Learning through deliberate practice

Nothing strikes fear in a golfer like a three-foot putt.

You'd think sinking a short putt like that wouldn't be too much trouble for most players. But that's just the problem! Three-footers are short enough that you're expected to make them, but long enough that there's a possibility you won't. And if you don't, well, it's pretty embarrassing.

I played on my college's golf team, and my coach used to make me sink 100 (!!) three-footers in a row on the practice putting green every day. If I got 93 in a row, then missed one, I'd have to start over at zero. It took a lot of concentration, repeating the same consistent stroke over and over again.

Yes, it was excruciating. But making those pesky little putts got to be second nature. They became automatic for me. Eventually I started doing 100 four-foot-putts in a row. Then five-footers.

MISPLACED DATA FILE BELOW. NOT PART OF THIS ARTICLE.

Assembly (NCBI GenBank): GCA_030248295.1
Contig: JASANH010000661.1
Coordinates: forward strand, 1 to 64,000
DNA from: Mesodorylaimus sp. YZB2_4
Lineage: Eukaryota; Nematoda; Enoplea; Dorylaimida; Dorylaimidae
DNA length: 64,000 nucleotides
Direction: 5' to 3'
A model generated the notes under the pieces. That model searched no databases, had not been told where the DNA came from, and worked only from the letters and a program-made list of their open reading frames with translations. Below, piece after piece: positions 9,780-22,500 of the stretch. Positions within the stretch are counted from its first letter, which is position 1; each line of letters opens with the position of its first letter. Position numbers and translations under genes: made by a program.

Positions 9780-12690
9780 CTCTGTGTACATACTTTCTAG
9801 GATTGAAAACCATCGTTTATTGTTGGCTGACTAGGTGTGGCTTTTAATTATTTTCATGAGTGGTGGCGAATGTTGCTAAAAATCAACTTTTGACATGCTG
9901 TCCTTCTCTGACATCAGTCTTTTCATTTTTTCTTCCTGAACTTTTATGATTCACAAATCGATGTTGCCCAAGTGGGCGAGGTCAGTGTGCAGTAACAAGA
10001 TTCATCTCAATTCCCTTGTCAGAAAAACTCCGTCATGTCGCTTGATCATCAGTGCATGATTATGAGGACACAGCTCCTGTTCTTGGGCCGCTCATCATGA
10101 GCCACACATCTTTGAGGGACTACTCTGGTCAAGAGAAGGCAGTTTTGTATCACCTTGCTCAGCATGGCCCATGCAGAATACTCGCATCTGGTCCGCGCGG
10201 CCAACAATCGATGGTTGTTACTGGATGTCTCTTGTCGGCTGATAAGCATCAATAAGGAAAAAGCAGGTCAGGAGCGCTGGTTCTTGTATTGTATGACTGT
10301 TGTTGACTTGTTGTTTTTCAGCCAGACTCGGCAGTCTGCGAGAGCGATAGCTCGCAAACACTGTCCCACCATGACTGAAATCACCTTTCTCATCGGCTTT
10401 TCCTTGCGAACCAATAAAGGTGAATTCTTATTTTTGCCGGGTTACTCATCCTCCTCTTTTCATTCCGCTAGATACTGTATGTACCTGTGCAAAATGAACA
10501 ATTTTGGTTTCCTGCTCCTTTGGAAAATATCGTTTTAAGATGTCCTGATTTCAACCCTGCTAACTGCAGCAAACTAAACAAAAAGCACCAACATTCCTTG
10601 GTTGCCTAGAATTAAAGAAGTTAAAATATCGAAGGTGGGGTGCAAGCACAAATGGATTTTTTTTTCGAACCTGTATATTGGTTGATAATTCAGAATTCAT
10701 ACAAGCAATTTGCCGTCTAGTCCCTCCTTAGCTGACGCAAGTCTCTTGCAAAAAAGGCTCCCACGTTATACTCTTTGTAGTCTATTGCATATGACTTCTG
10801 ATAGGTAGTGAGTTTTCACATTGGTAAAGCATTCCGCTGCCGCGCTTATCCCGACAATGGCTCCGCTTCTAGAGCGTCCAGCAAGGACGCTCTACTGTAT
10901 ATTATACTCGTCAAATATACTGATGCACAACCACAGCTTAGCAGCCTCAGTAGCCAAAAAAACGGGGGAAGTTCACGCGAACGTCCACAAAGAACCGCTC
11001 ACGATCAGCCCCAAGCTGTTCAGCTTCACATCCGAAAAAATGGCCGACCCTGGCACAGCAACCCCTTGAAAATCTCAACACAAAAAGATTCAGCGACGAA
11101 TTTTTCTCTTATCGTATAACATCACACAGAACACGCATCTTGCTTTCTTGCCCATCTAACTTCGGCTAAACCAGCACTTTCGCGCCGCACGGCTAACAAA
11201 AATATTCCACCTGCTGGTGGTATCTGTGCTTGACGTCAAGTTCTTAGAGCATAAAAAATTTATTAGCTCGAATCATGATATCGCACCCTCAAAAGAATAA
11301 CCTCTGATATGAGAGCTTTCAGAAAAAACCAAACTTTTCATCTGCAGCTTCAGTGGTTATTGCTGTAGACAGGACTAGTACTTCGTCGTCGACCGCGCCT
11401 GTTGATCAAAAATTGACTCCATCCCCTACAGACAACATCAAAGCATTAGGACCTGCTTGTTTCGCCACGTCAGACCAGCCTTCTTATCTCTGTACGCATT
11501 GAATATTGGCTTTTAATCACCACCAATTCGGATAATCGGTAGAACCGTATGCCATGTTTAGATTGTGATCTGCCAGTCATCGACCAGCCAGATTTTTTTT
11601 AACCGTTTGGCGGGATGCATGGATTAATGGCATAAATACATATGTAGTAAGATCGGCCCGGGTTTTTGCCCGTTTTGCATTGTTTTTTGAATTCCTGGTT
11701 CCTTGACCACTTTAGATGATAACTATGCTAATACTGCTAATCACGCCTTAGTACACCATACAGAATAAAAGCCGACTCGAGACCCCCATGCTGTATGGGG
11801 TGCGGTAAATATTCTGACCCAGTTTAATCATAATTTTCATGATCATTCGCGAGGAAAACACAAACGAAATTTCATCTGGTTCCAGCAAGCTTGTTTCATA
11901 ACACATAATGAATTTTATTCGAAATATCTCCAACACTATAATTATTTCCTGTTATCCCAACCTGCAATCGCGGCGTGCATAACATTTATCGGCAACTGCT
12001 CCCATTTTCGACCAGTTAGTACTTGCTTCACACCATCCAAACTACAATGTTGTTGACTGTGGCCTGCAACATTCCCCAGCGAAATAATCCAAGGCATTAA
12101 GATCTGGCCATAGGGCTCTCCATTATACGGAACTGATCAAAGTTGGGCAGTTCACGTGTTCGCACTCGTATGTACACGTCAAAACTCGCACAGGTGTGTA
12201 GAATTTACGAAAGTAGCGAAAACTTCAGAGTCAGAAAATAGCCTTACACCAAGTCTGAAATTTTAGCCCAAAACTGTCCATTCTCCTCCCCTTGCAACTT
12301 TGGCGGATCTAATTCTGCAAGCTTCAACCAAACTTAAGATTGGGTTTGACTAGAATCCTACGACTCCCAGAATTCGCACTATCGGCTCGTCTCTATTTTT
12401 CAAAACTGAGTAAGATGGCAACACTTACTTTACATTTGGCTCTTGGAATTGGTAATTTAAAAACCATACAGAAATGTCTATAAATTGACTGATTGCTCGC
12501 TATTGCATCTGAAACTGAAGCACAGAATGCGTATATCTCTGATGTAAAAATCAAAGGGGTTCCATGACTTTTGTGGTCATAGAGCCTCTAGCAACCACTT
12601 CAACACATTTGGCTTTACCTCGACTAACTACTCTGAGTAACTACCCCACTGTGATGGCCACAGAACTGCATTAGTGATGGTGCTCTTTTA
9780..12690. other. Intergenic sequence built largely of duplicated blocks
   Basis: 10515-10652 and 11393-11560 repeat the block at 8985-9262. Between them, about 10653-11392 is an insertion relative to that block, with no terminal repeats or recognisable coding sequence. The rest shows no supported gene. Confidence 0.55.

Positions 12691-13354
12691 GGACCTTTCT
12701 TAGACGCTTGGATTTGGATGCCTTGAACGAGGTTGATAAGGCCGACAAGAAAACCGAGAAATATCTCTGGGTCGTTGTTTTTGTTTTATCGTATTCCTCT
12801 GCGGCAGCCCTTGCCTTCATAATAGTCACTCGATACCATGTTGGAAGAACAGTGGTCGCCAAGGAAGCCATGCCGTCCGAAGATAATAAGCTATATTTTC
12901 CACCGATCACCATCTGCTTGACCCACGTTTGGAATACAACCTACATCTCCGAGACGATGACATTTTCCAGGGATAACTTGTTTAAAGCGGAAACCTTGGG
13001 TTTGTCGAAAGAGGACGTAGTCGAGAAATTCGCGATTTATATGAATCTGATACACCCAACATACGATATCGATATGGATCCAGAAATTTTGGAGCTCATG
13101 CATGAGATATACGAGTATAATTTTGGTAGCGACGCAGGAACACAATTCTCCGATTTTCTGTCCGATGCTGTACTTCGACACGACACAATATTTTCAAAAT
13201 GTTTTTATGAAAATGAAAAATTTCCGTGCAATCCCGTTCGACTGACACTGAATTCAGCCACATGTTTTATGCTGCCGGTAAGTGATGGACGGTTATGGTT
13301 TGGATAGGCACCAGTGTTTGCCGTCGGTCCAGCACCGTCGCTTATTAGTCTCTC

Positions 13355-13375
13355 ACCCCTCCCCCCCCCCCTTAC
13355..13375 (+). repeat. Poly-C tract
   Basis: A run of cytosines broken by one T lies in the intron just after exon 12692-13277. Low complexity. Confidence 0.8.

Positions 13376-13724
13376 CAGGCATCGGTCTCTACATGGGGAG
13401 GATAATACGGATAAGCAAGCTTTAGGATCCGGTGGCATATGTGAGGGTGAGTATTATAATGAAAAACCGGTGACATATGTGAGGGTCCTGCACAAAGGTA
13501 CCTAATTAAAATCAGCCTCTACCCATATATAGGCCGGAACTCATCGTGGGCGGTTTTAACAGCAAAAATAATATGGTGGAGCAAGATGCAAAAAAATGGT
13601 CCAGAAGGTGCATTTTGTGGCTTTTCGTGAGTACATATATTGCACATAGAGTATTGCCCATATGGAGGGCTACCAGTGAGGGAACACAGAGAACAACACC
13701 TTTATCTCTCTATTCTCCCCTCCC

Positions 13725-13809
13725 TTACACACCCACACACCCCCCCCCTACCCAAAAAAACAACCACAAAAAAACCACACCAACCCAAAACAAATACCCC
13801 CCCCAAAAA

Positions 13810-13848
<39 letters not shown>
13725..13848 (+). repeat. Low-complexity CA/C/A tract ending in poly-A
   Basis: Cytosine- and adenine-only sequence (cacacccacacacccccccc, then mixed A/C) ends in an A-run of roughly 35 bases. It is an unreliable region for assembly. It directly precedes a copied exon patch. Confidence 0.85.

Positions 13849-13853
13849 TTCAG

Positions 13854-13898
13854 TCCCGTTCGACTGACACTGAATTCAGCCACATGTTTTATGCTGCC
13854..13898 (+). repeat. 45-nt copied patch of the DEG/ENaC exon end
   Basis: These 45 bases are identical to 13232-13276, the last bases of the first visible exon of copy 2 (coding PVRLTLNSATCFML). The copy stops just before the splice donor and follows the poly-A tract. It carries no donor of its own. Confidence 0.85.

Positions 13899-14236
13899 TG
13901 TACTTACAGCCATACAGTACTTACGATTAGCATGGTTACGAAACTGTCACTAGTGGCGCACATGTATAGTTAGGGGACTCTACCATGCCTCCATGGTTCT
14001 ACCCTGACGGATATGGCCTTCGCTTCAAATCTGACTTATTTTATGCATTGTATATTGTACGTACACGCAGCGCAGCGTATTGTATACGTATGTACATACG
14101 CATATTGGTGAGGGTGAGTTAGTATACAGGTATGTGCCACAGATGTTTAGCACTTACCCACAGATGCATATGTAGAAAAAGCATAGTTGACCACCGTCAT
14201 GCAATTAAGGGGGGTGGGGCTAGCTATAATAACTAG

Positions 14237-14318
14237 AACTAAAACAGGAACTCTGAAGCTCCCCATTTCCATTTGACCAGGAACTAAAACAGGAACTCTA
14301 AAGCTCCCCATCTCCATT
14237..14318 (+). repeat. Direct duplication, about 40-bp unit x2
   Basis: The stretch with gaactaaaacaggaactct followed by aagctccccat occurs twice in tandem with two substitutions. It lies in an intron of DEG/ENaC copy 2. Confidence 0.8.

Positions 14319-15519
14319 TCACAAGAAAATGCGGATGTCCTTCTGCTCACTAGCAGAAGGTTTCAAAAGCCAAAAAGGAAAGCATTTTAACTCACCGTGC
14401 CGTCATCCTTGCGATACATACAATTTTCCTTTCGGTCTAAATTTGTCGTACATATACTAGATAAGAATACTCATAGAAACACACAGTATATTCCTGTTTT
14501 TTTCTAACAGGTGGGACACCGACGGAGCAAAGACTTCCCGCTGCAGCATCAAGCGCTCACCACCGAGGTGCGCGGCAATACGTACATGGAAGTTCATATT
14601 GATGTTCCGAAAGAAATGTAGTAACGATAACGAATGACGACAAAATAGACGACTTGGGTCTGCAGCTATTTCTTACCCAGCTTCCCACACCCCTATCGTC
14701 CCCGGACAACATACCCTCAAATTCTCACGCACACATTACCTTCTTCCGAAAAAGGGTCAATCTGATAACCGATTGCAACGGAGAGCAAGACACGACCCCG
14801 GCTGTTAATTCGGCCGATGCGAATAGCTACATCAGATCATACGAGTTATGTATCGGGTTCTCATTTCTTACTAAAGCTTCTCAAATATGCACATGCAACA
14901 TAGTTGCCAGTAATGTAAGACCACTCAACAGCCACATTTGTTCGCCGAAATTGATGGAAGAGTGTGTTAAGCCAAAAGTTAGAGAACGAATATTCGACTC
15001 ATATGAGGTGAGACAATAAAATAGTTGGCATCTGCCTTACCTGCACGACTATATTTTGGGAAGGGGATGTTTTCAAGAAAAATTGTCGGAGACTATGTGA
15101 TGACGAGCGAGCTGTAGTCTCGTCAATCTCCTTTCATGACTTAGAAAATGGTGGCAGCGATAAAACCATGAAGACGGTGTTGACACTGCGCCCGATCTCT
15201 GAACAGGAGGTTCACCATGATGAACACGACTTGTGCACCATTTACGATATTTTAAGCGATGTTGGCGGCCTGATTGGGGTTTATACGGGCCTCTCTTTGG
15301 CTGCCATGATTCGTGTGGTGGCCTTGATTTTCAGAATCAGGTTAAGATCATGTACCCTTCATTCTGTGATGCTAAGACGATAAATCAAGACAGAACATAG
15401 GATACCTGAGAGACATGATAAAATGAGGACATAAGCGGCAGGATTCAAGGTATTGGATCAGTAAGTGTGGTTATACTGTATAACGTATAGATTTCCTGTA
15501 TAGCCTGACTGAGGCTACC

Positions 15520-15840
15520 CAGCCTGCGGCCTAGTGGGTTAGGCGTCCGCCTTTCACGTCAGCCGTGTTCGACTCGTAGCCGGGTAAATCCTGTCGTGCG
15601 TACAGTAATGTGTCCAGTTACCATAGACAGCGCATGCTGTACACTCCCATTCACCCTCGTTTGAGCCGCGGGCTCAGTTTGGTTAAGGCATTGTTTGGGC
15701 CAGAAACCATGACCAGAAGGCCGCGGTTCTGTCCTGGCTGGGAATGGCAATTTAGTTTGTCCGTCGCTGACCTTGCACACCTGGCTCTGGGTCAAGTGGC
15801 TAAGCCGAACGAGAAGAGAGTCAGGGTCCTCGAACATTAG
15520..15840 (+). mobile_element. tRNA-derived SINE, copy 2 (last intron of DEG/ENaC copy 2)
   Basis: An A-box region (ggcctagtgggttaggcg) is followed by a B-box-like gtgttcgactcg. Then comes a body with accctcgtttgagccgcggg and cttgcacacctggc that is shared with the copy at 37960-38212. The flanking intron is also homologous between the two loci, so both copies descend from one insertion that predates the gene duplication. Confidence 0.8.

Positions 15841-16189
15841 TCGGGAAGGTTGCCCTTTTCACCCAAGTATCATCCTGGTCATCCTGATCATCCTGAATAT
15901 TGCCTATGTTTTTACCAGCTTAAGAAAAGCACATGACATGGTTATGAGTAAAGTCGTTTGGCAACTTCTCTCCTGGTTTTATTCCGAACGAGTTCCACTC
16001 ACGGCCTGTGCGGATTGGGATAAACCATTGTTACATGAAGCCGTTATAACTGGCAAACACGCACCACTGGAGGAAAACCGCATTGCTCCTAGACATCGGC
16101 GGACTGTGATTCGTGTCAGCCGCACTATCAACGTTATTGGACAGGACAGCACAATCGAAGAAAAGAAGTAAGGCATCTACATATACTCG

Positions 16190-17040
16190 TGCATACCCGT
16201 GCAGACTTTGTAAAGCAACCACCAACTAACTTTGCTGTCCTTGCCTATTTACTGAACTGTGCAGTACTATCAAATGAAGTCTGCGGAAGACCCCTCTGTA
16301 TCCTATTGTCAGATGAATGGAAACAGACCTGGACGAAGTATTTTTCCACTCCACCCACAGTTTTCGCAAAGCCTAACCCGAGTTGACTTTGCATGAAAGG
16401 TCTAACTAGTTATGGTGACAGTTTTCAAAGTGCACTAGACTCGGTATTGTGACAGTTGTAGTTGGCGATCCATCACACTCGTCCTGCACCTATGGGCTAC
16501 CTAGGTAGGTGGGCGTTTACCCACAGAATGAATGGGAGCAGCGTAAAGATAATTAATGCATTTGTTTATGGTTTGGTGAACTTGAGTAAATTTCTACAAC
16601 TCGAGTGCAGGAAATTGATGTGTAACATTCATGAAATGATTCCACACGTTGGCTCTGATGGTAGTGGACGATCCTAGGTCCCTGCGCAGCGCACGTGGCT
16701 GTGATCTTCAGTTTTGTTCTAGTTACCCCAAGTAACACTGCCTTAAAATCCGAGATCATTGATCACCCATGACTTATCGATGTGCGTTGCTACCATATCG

To become an "expert" in anything, we need to practice. And we need feedback to know how we're doing so we can adjust and continue to improve. (If I couldn't see if my three-foot putts were going into the hole, what good would that be??)

This kind of learning is called "deliberate practice." And it's just as important for math and reading and music and history as it is for golf.

Turns out technology can help make deliberate practice even more effective for students working on building fluency in math and reading. Games and programs can quickly detect a student's strengths and weaknesses and deliver the right amount of practice -- just enough until a student has mastered a concept, then move on.

Annie Murphy Paul has an excellent column here on effective practice, in case you want to find out more. And Larry Ferlazzo has a great package of resources on deliberate practice on his blog too.

If you have any you'd like to share in the comments, please do!